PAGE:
Advice would be dispensed free, and without prejudice. It would help people to establish their legal and statutory rights, prevent debt building up and arrest the slide into poverty many families and individuals presently face, and free from the greasy hands of the vultures setting up perches all over Beeston right now: the pawn-brokers, the gold buyers, the money shops. It would stop banks exploiting the weak, and maybe scare them a little into being more understanding when their customers suddenly stop being so attractive to them.

I imagine it would cost a few quid to run: but its an investment. The County Council has millions in reserves, and is putting more aside this year: a cynic would say this is to try and build a slush-fund for the next round of council elections: use it to bribe voters by dropping council tax beforehand; but no, its obviously because they are just waiting for Big Society ideas like mine.

So come on Kay, are you in? We can even name it together, I’ll be over County Hall in a bit, can you call me a CAB?


I have oft professed (ho ho) my adoration of Britain’s Best Scientist, Professor  Martyn Poliakoff, a Beestonian resident who does his mad scientificating at Nottingham University, and sticks some wonderful stuff on YouTube, while looking like a scientist should: He’ll be presenting a public lecture this Thursday, to celebrate the International Year of Chemistry. It’ll be free, intriguing and you should go. Really. Its better than Eastenders, 762 times better, and thats scientific FACT. Clicky here:

and as a taster, have some prime-cut Poliakoff. You’ll be in your element:

Angelic Beestonia; SoubzNewz; Beestonia2.0 (soon); Post goes Marching: Marchers go Postal?

Do you believe in Angels?

‘Pah’, I hear you cry ‘As a modern, post-Dawkins rationalistic Beestonian, I do not indulge in such supernatural concepts, and shame on you good Lord B for even questioning my intelligence’. But they exist, and they will be descending on Beestonia very soon. March 11th, to be precise. Around about nine pm. Its a Friday.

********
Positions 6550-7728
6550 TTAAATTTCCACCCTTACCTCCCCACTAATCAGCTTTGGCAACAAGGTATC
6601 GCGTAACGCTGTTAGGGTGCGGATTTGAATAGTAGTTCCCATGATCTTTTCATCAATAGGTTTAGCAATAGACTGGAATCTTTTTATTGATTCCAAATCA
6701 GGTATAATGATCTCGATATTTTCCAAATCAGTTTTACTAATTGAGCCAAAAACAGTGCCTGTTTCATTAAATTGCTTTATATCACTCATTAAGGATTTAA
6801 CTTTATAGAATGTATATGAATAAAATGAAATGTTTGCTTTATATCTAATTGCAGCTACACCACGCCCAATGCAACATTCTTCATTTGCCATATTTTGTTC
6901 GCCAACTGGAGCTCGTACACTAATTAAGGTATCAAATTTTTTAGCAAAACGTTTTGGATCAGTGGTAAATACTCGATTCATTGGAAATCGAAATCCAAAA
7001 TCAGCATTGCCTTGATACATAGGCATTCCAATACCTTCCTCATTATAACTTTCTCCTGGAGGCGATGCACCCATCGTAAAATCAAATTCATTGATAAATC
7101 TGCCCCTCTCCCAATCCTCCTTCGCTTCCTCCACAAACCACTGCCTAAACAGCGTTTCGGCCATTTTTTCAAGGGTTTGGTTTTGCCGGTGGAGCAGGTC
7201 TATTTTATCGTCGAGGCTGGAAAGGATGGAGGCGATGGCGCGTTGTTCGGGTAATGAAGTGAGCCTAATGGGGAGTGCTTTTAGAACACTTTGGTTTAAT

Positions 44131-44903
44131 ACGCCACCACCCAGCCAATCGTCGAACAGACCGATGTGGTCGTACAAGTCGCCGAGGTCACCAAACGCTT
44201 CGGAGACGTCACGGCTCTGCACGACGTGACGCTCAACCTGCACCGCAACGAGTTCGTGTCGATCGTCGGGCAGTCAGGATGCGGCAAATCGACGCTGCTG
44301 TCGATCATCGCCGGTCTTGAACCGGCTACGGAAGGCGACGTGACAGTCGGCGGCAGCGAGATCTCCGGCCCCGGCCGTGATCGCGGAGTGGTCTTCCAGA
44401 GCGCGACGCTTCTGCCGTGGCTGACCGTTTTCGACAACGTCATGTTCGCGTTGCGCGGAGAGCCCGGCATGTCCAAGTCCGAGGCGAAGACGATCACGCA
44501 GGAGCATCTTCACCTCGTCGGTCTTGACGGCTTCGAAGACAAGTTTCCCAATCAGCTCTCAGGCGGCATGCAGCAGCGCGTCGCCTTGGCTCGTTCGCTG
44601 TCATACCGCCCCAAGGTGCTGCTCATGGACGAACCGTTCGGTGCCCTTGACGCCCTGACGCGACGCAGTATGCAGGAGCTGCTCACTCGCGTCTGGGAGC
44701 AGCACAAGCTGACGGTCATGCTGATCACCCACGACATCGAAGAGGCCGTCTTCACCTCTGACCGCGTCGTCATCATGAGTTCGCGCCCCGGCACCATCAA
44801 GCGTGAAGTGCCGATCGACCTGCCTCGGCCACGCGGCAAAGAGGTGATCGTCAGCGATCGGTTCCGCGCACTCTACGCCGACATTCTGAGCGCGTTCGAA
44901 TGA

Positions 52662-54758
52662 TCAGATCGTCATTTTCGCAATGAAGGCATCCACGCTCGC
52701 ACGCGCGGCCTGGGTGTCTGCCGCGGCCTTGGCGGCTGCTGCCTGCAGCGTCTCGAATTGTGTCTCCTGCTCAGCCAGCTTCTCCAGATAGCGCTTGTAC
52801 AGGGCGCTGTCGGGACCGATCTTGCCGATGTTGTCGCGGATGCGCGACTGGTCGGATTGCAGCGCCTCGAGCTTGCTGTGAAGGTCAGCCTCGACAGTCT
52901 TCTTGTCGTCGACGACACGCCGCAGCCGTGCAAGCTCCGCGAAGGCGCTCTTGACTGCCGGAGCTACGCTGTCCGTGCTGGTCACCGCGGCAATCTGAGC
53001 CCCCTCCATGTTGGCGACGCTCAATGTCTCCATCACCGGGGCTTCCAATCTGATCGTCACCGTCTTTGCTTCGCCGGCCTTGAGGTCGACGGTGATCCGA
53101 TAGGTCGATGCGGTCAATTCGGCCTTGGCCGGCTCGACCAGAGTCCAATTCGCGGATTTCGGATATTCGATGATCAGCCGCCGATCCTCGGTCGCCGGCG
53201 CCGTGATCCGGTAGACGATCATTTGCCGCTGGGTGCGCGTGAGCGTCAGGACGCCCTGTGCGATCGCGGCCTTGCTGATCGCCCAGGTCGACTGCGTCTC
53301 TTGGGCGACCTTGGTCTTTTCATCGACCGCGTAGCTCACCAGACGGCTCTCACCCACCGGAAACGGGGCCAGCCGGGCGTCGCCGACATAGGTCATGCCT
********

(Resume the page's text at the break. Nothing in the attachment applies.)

Before you go scuttling into the confession booths to convert before Apocolypse, I best point out that the angels are certainly Christian, but not winged, halo’ed or attracted to Lynx deodorant.  No, these people are flesh and blood, and are here to aid you when your blood looks likely to escape in big heaving gulps from your flesh.

You may have seen Hope Nottingham on the streets of our weired city already. They style themselves ‘Street Angels/ Street Pastors’, and spend weekends tending the weekend wounded: the drug casualties, the drunks, and those whose mates have abandoned them and they just spent their taxi money in the 24 Hour Greggs. Its a newish thing, starting in Halifax five years ago with the intention of absorbing the shockwave that hits town after a weekend of Alcopopageddon.

I’m thoroughly atheistic, despite allegations of being in possession of a Messianic Complex (as if! Jesus and I differ MASSIVELY. He had nepotism on his side. I’ve worked my way up), so should find something cynical to say about this, but I genuinely think its a good thing, a selfless act and one I could have definitely done with in the days when I could still see the prospect of a Night in Nottingham as a glowing wonder of adventure and potential, and not a thing to be feared, as it would break my very nice Horlicks/Two malted milk biscuits/ Radio 4 play off iPlayer routine. So many nights I found myself in gutters, casualty, scary ladies houses as there was no one out there to cushion me from such horrors.


I’m not saying we’re some sleepy hamlet, but we’re a MASSIVE step down from Town. I’ve had a few problems after a night on the sauce-about a year ago I had a potato headed hoody whisper in my ear he was going to stab me when I walked home; I witnessed the aftermath of a stabbing eighteen months ago, but its hardly Sodom and Gomorrah on the streets of Beeston. Not since The Barrel closed, anyhow.